Every evening I walk the young steer across the pasture to his pen, where I separate him from his mother so that in the morning I might take her milk. And every evening we play the same game: He ducks and dodges and feints, moves I know so well I can see them coming and match them long before they’ve arrived. He’s more than a year old, weighs a good 600-pounds, and could easily elude or otherwise overpower me, yet this lasts only a couple dozen seconds or so, until he has proved to himself that he’s at least made an effort. Then he trots complacently down the hoof-worn path directly into his pen. I latch the gate behind him and go pick blueberries.
I have been slowly reading the book Die Wise by Stephen Jenkinson. It’s a dense book, and I don’t want to say too much about it, because then maybe you’ll decide you don’t need to read it, which would mean you’d miss out on a whole lot. In short, Jenkinson makes the case that death deserves more than our culture currently allows it, that we short change the experience (and ourselves) by not fully attending to it, by refusing to face it head on: The grief, the pain, the lack of control, the simple reality of it, the inescapable truth that it is death itself that makes life so worth living. Reading it, I am reminded of my experience surrounding the death of one of my oldest and best friends (I wrote about it here). It profoundly affected my understanding of death, and of grief; it was the first time I truly understood how rich both can be, and that they do not diminish the quality of our lives, but actually enhance them. I guess that’s all I’ll say on the subject for now, except to add that there’s a short film on Jenkinson and his work called Griefwalker. It’s worth watching.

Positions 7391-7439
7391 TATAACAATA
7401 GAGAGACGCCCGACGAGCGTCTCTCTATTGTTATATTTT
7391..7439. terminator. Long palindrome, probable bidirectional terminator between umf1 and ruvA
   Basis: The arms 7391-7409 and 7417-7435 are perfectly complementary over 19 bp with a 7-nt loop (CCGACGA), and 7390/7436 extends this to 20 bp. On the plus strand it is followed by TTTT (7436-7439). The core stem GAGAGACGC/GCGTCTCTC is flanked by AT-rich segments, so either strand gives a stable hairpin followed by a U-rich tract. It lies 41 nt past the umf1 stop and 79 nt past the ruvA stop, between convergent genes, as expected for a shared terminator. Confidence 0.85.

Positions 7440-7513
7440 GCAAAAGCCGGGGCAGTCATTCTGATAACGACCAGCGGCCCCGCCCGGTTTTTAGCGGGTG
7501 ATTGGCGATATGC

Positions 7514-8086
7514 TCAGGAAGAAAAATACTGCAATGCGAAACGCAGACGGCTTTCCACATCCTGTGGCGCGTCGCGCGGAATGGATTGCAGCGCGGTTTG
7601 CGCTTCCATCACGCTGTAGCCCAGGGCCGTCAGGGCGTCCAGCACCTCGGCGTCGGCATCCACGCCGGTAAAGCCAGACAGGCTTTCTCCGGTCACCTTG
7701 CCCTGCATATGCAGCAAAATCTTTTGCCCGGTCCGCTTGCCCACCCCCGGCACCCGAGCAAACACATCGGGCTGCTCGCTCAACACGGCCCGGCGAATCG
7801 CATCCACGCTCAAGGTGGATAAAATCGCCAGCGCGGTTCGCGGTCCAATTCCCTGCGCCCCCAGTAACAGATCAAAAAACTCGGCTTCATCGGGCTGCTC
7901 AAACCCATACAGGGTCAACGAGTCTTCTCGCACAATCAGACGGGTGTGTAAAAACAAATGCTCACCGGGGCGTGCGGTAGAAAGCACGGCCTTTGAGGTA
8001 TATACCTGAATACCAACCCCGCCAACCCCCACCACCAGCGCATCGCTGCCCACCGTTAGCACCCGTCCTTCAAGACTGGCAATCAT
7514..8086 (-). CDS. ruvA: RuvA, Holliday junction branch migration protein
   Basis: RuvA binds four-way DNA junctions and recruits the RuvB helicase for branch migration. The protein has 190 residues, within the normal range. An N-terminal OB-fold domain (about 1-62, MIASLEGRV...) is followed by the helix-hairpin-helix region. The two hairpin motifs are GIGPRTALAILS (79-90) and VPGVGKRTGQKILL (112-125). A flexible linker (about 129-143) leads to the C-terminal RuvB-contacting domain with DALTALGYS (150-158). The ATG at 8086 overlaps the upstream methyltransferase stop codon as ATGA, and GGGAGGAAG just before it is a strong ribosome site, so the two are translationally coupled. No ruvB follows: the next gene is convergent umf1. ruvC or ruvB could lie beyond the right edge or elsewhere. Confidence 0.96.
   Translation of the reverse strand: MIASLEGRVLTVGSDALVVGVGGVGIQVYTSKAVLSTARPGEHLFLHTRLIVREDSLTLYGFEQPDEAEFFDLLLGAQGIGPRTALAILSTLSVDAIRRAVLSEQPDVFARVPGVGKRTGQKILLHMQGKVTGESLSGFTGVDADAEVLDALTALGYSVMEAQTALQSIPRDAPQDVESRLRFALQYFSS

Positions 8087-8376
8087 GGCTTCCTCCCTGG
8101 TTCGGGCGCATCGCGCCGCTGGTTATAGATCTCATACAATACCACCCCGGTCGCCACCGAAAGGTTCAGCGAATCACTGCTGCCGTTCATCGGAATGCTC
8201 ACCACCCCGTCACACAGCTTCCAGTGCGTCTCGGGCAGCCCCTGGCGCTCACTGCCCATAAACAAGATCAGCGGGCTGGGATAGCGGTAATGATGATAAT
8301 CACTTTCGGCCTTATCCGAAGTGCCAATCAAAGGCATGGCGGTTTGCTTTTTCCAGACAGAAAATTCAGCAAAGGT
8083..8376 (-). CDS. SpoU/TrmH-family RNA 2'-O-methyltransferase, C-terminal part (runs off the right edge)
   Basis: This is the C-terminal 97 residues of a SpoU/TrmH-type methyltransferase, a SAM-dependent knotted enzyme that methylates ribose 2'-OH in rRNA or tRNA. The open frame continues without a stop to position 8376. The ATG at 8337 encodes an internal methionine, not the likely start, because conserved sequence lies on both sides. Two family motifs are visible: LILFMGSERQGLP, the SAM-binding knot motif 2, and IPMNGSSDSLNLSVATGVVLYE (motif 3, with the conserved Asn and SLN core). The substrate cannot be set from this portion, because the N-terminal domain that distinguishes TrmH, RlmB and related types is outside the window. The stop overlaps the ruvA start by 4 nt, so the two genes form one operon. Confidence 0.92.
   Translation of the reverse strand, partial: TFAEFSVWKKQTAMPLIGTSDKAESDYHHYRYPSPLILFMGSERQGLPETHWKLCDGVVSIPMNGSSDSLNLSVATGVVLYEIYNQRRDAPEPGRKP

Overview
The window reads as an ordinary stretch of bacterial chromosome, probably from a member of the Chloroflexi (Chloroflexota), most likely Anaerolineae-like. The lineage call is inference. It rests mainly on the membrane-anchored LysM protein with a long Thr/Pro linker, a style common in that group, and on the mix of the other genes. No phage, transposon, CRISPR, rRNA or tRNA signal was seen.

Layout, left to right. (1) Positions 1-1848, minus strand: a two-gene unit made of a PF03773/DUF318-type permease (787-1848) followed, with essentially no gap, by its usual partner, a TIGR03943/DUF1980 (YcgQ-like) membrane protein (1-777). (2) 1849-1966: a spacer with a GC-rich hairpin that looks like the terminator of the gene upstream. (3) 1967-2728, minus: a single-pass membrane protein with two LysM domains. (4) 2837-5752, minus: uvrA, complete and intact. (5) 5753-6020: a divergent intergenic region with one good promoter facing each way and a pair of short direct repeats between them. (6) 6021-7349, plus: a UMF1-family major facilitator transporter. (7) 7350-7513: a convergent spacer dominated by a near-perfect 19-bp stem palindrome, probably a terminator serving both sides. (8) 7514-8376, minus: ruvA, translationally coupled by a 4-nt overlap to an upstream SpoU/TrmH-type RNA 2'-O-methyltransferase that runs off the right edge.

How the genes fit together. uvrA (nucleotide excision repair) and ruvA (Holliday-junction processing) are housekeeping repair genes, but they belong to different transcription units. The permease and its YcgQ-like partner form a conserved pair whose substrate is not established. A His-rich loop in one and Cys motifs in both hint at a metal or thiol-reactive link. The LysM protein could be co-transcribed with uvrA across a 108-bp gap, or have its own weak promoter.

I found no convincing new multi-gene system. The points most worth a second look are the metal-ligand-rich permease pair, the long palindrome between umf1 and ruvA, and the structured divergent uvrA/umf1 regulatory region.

Wait, no, I do have more to say, which is that like many (most?) people, I question choices I have made, things I have done. I try to live without regret, or in a way that I think will protect me from future regret, even as I realize how absurd this is, because how can we possibly know what we might later wish we’d done differently? Yet I believe it true that it’s most often the things we don’t do that we later count among our failings, and perhaps for all of Jenkinson’s nearly 400-pages on the subject (which I’d still recommend you read), the real secret of dying wise is living wise, which is maybe nothing more than having the courage to see the chances as they arise. And then to take them.
Music: What better way to recover from death talk than a little Leonard Cohen?